Northwest Airlines Flight 1482

Northwest Airlines Flight 1482
Collision between Northwest Airlines Flight 1482 and Flight 299
Accident summary
Date 3 December 1990
Type Ground collision in low visibility
Site Detroit Metropolitan Wayne County Airport, Romulus, Michigan
42°12′45″N 083°21′12″W / 42.2125°N 83.35333°W / 42.2125; -83.35333
Total injuries 10
Total fatalities 8
Total survivors 190
First aircraft
Type Douglas DC-9-14
Operator Northwest Airlines
Tail number N3313L
Flight origin Detroit Metropolitan Wayne County Airport
Destination Pittsburgh International Airport
Passengers 40
Crew 4
Injuries 10
Fatalities 8
Survivors 36
Second aircraft
Type Boeing 727-251
Operator Northwest Airlines
Tail number N278US
Flight origin Detroit Metropolitan Wayne County Airport
Destination Memphis International Airport
Passengers 146
Crew 8
Injuries 0
Fatalities 0
Survivors 154

Northwest Airlines Flight 1482 was a flight scheduled from Detroit Metropolitan Wayne County Airport to Pittsburgh International Airport. On the 3 December 1990 a Douglas DC-9-14 commercial jet operated for the route taxied on to the active runway by mistake in dense fog and was hit by a departing Boeing 727 operating Northwest Airlines Flight 299 to Memphis. One crew and seven occupants of the DC-9 were killed.



Northwest 1482 was cleared from the gate towards Runway 03C, but it missed turning onto taxiway Oscar 6 and instead entered the Outer taxiway. To correct the error they were instructed to turn right onto Taxiway Xray but they turned onto the active runway 03C. They realised the mistake and contacted air traffic for instructions who told them to leave the runway immediately, five seconds later (at 13:45 EST) the crew saw a Boeing 727 heading towards them. The Boeing 727 was operating the Northwest 299 flight to Memphis and had just been cleared for take-off. The 727 wing hit the right-hand side of the DC-9 and cut through the fuselage just below the windows until it cut off the DC-9s #2 engine. The DC-9 caught fire and was destroyed, the 727 just had a damaged wing and was later repaired.[1][2]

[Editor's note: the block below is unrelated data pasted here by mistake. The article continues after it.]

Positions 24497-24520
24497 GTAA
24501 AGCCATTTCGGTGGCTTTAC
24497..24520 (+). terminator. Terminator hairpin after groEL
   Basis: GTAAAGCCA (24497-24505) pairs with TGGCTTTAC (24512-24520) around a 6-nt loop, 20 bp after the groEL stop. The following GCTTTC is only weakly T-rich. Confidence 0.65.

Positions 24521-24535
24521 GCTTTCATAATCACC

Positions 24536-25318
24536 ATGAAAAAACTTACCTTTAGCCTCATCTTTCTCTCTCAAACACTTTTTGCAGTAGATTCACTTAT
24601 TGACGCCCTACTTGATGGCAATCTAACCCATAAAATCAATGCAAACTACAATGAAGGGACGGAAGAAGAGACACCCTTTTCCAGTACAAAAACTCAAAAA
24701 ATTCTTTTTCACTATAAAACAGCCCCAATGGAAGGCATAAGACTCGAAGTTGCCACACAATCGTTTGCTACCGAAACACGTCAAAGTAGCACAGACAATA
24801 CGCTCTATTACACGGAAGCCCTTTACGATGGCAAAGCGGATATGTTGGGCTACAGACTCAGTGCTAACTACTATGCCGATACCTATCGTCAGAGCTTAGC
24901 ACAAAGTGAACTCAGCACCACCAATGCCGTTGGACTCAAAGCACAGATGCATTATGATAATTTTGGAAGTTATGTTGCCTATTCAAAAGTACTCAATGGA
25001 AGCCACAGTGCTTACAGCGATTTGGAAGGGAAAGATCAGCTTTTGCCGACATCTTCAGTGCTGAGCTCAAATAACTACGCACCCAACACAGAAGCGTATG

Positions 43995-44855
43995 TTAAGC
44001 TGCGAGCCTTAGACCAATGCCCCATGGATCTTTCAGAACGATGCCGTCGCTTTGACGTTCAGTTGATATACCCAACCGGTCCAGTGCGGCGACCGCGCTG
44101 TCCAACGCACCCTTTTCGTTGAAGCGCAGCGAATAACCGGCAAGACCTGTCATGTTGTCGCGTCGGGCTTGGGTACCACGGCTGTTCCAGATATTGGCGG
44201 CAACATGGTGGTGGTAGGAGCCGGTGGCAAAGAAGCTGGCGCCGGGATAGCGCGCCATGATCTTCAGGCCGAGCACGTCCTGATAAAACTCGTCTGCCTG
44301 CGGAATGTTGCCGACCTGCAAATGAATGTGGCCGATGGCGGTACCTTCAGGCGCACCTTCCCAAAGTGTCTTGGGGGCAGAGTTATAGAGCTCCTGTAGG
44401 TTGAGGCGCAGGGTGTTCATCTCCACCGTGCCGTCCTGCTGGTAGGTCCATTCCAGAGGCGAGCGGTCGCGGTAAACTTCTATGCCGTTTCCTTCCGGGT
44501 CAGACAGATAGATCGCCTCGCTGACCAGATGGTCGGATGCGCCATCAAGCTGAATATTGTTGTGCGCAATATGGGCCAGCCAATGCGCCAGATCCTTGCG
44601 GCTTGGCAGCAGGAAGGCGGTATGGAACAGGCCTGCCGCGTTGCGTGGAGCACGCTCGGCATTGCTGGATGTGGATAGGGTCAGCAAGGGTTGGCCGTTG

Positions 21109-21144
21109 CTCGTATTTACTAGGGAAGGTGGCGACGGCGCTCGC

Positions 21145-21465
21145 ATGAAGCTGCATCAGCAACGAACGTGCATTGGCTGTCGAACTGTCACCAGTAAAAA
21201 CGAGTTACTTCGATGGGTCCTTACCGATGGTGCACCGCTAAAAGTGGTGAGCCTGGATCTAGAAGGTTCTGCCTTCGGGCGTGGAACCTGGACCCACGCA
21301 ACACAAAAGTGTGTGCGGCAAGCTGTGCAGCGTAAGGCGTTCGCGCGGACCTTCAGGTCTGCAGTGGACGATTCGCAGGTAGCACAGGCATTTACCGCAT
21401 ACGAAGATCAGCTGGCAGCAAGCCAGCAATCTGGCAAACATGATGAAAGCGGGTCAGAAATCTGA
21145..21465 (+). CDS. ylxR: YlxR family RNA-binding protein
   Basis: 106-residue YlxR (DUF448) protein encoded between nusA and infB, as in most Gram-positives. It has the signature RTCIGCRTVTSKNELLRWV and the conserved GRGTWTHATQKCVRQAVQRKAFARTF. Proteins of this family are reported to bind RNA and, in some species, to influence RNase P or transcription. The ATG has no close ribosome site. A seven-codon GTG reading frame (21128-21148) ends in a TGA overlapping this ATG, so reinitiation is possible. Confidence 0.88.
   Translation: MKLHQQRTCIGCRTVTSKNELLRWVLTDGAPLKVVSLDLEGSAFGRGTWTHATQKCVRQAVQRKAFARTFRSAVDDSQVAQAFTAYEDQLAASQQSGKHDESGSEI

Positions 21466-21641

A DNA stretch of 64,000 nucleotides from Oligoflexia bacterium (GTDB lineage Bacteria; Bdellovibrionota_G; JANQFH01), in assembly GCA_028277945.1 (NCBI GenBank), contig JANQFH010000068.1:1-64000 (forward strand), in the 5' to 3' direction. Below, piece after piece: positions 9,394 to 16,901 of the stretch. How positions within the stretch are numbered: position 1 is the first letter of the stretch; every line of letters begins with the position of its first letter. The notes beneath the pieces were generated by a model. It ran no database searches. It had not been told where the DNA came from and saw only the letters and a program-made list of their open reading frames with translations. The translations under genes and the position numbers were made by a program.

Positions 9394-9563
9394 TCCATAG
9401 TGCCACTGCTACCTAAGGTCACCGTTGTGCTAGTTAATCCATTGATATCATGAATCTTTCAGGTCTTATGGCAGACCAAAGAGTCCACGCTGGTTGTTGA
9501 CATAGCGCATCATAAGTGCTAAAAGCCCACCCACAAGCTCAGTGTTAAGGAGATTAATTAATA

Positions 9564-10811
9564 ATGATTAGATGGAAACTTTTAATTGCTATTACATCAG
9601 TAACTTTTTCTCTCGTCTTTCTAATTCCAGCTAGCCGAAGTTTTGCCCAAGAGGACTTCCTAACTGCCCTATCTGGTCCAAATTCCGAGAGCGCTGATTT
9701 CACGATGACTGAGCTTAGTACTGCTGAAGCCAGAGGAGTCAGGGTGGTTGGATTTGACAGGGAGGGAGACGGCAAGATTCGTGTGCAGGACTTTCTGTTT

The captain escaped from the aircraft through the left sliding window. 18 people escaped from the aircraft from the left overwing exit. 13 persons got out through the left main boarding door. 4 people jumped from the right service door. The rear jumpseat flight attendant and a passenger died from smoke inhalation; the flight attendant was found on the catwalk inside the tailcone below the release handle, and the passenger was found partially lying on the tailcone release slide. The tailcone had not been jettisoned.[3]

Of the surviving passengers, the NTSB stated that 10 received serious injuries and 23 received minor or no injuries. The three surviving crew members received minor or no injuries. The NTSB added that it did not receive medical records for three passengers who were admitted to a burn center; for the purposes of the report, the NTSB labeled their injuries as serious. The NTSB did not receive medical records for the copilot and 6 passengers who were treated and released from area hospitals; for the purposes of the report the NTSB assumed that they received minor injuries.[4]


The Douglas DC-9 was registered N3313L and had been built in 1966 with 62,253 airframe hours.[1] The Boeing 727 was registered N278US and had been built in 1975 with 37,310 airframe hours.[2]


The accident was investigated by the National Transportation Safety Board, which determined the probable cause of the accident to be:[1]

A lack of proper crew coordination, including a virtual reversal of roles by the DC-9 pilots, which led to their failure to stop taxiing their airplane and alert the ground controller of their positional uncertainty in a timely manner before and after intruding onto the active runway.

Contributing to the cause of the accident were (1) deficiencies in the air traffic control services provided by the Detroit tower, including failure of the ground controller to take timely action to alert the local controller to the possible runway incursion, inadequate visibility observations, failure to use progressive taxi instructions in low-visibility conditions, and issuance of inappropriate and confusing taxi instructions compounded by inadequate backup supervision for the level of experience of the staff on duty; (2) deficiencies in the surface markings, signage, and lighting at the airport and the failure of Federal Aviation Administration surveillance to detect or correct any of these deficiencies; and (3) failure of Northwest Airlines, Inc., to provide adequate cockpit resource management training to their line aircrews.

Contributing to the fatalities in the accident was the inoperability of the DC-9 internal tail cone release mechanism. Contributing to the number and severity of injuries was the failure of the crew of the DC-9 to properly execute the passenger evacuation.


Milio Rinna, a passenger of Flight 1482 who assisted survivors off of the aircraft, later filed a lawsuit against the airline.[5]



External links

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